Hello, my name is Peter Siersema


I started working as Professor of Endoscopic Gastrointestinal Oncology in January 2016, in the first few months only part-time, but since May 2016 for 100% of the time. I commute once or twice a week between my home town Rotterdam and Nijmegen. The other nights I stay in an apartment close to the Radboudumc.

I started my career at the Erasmus MC in Rotterdam where I was trained and later became chief of the Endoscopy unit. After an exciting period at the Stanford University in California, I was appointed Professor of Gastroenterology and Chief at the Dept. of Gastroenterology and Hepatology of the UMC Utrecht. I worked there for almost 10 years when I decided that it was time for a new challenge with more focus on research and that’s why I decided to move even more eastern to the Radboudumc.

My research interests include pre-malignant and malignant diseases of the gastrointestinal tract, especially esophageal cancer and its precursor Barrett’s esophagus, and colorectal cancer and its precursor adenomatous polyps. I am involved in the development of new devices and technologies for diagnostic and therapeutic endoscopy, i.e. endoscopic imaging, endoscopic resection, stent placement and non-invasive treatment of gastro-esophageal reflux disease and obesity, all with the aim to make treatments for patients minimally-invasive and patient-friendly.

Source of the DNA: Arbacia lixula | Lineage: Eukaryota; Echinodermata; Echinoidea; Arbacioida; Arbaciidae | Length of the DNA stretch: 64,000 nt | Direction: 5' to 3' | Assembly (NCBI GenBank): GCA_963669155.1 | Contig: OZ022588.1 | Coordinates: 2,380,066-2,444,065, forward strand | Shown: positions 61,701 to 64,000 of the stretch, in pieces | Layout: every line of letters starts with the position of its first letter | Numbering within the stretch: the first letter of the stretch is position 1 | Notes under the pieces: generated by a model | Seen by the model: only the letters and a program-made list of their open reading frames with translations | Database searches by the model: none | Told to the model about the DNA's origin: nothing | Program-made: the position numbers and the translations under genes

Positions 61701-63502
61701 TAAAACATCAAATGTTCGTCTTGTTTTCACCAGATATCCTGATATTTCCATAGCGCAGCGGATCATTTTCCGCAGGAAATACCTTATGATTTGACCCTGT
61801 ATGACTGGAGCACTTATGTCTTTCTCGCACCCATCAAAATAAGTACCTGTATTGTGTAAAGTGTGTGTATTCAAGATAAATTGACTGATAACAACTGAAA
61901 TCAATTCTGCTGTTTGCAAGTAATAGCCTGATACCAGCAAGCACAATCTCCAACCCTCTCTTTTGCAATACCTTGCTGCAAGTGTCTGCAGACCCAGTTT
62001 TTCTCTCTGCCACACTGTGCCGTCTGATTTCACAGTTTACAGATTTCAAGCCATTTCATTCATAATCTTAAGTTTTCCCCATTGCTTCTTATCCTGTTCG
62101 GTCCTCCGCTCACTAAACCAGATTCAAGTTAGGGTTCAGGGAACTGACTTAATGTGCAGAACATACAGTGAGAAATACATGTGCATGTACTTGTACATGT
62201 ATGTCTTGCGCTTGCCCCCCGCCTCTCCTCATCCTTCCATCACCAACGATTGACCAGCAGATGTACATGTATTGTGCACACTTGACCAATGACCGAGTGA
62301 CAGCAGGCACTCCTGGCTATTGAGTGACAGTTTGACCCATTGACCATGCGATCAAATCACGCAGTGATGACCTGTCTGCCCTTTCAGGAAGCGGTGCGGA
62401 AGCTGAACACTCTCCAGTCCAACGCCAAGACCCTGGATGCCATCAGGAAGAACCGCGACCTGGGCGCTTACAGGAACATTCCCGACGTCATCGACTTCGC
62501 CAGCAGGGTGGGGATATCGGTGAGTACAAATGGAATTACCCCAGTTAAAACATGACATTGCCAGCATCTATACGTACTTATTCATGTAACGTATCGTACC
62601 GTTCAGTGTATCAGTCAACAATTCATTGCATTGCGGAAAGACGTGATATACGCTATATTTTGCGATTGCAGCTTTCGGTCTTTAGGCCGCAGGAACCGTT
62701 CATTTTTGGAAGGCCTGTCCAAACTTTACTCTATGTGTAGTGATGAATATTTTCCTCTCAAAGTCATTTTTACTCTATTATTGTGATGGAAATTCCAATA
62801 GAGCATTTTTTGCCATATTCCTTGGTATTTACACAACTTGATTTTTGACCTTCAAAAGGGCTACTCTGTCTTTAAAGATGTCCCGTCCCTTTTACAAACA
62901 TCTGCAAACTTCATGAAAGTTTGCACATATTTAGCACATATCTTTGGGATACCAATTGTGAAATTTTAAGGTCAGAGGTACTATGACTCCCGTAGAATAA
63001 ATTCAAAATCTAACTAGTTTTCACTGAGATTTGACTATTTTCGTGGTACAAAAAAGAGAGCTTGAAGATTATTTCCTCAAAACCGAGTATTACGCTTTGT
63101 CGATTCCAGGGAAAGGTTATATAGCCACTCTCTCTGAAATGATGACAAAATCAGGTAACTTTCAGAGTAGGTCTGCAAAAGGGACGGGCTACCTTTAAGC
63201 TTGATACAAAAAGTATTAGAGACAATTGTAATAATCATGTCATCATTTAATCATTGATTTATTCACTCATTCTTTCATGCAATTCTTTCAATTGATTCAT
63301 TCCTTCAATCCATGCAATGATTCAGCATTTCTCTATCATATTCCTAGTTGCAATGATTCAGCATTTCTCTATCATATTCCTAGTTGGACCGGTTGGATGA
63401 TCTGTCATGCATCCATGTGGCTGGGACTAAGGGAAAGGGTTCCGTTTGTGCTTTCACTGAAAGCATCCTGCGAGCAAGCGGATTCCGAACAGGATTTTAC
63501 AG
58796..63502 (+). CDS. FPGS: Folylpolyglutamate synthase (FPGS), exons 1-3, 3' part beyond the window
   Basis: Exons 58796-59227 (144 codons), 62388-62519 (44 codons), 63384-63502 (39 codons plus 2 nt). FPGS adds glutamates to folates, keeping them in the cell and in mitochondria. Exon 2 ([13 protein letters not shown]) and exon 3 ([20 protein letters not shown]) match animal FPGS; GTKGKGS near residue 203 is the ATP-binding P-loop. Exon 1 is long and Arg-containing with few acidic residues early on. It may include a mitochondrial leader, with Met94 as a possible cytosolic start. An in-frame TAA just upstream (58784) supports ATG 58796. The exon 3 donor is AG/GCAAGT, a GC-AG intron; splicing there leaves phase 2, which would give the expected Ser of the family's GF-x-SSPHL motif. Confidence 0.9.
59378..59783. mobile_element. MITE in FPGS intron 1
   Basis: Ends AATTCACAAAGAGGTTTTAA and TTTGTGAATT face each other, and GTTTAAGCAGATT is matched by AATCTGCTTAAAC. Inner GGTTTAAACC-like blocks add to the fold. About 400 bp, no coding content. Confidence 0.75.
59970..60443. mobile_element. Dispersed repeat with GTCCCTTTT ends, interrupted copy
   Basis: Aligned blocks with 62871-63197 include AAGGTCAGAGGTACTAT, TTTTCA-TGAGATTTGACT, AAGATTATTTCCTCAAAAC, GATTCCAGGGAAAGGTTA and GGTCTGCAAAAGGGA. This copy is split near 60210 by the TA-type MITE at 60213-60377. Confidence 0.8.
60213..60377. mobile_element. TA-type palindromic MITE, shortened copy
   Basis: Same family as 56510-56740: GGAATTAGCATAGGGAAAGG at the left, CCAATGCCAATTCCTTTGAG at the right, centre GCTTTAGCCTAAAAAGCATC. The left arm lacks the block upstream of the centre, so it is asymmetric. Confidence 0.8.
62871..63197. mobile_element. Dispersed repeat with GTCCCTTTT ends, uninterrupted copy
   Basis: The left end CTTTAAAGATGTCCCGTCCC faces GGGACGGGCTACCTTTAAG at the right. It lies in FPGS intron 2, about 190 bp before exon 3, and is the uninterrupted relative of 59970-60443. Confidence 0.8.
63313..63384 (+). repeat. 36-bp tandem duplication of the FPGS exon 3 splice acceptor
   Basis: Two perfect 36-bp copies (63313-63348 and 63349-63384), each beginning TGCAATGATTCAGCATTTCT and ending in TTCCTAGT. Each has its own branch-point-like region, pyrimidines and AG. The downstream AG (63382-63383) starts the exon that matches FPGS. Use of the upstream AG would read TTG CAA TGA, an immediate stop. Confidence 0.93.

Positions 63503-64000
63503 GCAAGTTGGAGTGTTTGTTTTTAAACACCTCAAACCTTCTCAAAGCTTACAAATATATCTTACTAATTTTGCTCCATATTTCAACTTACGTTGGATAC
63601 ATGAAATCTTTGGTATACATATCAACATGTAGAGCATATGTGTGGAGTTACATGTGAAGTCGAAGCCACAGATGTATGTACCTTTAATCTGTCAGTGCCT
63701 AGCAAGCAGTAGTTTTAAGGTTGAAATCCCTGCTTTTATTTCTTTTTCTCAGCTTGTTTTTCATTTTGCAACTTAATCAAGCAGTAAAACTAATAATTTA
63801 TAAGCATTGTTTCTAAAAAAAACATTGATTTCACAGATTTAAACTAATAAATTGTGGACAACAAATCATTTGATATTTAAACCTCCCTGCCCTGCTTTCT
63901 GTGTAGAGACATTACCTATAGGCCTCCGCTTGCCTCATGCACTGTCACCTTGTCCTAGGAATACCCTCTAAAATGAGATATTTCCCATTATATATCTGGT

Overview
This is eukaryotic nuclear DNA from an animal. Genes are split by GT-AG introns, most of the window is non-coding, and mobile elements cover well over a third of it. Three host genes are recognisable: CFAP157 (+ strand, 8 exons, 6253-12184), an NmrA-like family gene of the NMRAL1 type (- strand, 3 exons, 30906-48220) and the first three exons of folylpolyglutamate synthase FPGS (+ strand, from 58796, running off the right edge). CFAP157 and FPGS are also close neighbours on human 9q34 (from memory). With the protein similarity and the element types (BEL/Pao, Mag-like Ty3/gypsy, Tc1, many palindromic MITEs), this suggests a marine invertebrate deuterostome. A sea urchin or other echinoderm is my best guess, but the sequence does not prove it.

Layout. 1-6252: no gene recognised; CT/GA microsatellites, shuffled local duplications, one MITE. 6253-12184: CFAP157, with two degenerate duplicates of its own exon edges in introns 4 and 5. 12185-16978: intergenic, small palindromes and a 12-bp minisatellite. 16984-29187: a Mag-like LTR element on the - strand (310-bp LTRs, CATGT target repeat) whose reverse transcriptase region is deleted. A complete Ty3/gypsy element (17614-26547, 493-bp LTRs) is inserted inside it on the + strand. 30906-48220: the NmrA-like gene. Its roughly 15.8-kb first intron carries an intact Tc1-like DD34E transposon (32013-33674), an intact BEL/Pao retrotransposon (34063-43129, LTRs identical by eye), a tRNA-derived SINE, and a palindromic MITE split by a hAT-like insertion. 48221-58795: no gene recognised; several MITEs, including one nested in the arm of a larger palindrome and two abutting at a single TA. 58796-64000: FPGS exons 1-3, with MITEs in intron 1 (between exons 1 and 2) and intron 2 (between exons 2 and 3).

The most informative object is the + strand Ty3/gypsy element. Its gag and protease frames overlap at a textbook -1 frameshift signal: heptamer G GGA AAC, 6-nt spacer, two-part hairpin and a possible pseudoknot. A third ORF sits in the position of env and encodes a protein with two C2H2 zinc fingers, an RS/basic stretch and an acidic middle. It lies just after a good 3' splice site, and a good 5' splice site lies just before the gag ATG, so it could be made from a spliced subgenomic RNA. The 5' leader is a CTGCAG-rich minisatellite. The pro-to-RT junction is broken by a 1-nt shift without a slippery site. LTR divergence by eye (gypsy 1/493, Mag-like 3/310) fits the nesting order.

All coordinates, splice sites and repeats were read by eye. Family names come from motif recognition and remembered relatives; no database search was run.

Additionally, I am the current chair of the Dutch Society of Gastroenterology and I chair the committee that revises the Dutch Gastroenterology Fellowship curriculum. On an international level I am the chair of the Guideline committee of the International Society for Diseases of Esophagus (ISDE). In the remaining time, I serve as Editor-in-Chief of the journal Endoscopy.

As the best research comes from input from various experts, I look forward to the collaboration with colleagues form various departments and institutions at the Radboudumc. Moreover, feedback and participation from medical students, residents and fellows is beyond any doubt a “sine qua non” for a flourishing research line in an academic setting.




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